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C++ Pointers

Hello,
Trying to understand the pointer concepts. Just tried the attached two programs.
I dont understand why the TestB.cpp doesn't work, it is crashing (Says process returned <0xC0000005>).
But TestA.cpp works fine as expected.  
Can somebody explain me why is this happening?

FYI I am using code::blocks in windows 7.

TestA.cpp
TestB.cpp
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v_eman
Asked:
v_eman
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2 Solutions
 
jkrCommented:
>>Can somebody explain me why is this happening?

The line

*j = 123;

(with 'j' being an 'int*') assings an 4-byte integer to a memory address on the stack that holds a 'char'. This address was set with the line

j = (int *)&c;

So, since the integer value is way too big for the 'char' memory location, you get an access violation.
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Infinity08Commented:
In the one that crashes for you :

>>     j = (int *)&c;

This in itself can cause problems due to memory alignment and when accessing the memory through this pointer, there is the potential to access unallocated memory (or even out-of-bounds or invalid memory).

This is one such access :

>>     cout<<*j<<endl;

This is another, which is actually trying to write data :

>>     *j = 123;

The latter is probably the cause of the crash, because it likely overwrites memory that it's not supposed to (for example, it might overwrite part of the c1 variable).


The one that doesn't crash for you has the same issues (apart from trying to write using the j pointer). The fact that it doesn't crash, doesn't make it any more valid.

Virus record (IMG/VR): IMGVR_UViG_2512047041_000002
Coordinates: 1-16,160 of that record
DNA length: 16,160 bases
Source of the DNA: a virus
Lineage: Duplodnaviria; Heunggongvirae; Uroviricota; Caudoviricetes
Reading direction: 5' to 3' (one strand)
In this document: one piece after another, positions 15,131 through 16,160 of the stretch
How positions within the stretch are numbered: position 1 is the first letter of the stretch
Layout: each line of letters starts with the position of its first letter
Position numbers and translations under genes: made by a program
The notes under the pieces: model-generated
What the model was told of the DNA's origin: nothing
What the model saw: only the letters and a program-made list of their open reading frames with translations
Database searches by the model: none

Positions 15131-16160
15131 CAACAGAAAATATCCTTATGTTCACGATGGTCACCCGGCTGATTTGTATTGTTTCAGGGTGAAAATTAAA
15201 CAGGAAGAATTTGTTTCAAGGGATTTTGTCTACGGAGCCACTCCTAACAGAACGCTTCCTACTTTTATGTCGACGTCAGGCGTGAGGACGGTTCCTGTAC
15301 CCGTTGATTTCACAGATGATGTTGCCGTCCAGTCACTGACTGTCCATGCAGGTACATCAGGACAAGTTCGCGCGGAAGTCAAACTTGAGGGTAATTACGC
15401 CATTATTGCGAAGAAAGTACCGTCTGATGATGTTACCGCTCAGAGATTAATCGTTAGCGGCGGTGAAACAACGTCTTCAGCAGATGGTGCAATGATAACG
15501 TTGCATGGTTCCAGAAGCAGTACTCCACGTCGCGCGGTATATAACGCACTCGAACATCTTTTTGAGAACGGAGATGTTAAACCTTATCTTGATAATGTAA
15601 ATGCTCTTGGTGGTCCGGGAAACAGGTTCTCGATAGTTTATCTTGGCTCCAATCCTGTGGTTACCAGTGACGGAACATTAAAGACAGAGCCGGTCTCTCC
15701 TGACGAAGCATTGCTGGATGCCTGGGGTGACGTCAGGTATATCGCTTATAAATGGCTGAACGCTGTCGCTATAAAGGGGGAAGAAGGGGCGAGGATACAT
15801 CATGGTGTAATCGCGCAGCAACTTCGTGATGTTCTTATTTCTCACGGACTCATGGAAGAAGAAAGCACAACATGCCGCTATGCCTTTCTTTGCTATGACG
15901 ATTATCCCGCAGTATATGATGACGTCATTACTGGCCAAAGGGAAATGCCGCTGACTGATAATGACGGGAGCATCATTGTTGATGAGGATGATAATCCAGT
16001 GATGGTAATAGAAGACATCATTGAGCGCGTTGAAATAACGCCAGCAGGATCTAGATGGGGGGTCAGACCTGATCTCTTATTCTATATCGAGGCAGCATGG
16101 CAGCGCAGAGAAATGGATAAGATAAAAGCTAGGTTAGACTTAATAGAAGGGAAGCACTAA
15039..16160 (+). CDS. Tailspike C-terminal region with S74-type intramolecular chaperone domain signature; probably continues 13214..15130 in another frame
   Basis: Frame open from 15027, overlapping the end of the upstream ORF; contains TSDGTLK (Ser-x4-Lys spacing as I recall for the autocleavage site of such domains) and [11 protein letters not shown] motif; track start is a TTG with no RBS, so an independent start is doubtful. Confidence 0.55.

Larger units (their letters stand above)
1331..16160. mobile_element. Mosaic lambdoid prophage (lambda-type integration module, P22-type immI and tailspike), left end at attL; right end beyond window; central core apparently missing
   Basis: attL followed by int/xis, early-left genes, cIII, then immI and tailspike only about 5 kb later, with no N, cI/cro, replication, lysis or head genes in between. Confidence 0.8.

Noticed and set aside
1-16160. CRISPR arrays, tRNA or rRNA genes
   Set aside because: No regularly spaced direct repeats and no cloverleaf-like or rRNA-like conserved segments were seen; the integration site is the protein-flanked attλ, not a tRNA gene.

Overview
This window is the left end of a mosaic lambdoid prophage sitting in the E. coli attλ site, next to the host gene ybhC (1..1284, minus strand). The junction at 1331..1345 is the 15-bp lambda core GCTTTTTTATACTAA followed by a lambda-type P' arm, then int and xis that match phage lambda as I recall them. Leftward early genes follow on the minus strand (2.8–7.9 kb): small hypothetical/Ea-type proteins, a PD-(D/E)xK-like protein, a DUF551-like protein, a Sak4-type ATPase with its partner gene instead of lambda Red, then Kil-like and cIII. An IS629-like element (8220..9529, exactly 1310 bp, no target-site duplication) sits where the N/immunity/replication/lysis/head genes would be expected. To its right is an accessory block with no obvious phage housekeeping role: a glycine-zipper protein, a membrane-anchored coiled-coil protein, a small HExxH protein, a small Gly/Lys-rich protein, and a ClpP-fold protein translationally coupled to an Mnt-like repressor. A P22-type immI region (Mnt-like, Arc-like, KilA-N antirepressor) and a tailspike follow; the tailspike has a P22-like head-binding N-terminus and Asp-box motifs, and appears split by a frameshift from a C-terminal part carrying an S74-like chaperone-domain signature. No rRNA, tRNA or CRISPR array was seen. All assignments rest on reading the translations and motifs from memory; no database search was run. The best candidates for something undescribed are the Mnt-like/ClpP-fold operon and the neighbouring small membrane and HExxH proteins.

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v_emanAuthor Commented:
Thank you for immediate responses Infinity08 and jkr, so, If I understood correctly both your comments, then the following code works fine without any potential problems. Am I right?
  int main()
{
    int i = 123;
    char *c1=0;
    int *j =0;
    j = &i;
    c1 = (char *)&i;
    //print the values
    cout<<*c1<<endl;
    cout<<*j<<endl;
    *c1 = 'b'; //or *j = 98;
    cout<<*c1<<endl;
    cout<<*j<<endl;
    return 0;
}
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jkrCommented:
Indeed, it does - yet you will get the ASCII representation of '123' as the first line of output. On the other hand, the code will not crash ;o)

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jkrCommented:
>>In the one that crashes for you :
>>>>     j = (int *)&c;

Well, it is the dark prelude, yet the actual crash is the assignment

*j = 123;

;o)
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Infinity08Commented:
>> Well, it is the dark prelude, yet the actual crash is the assignment

with "the one" in "In the one that crashes for you", I meant the TestB.cpp file, not the line that followed immediately after in my post. Could have made that a bit more clear.

Although, technically, that line could also cause a crash (if there are issues with memory alignment).
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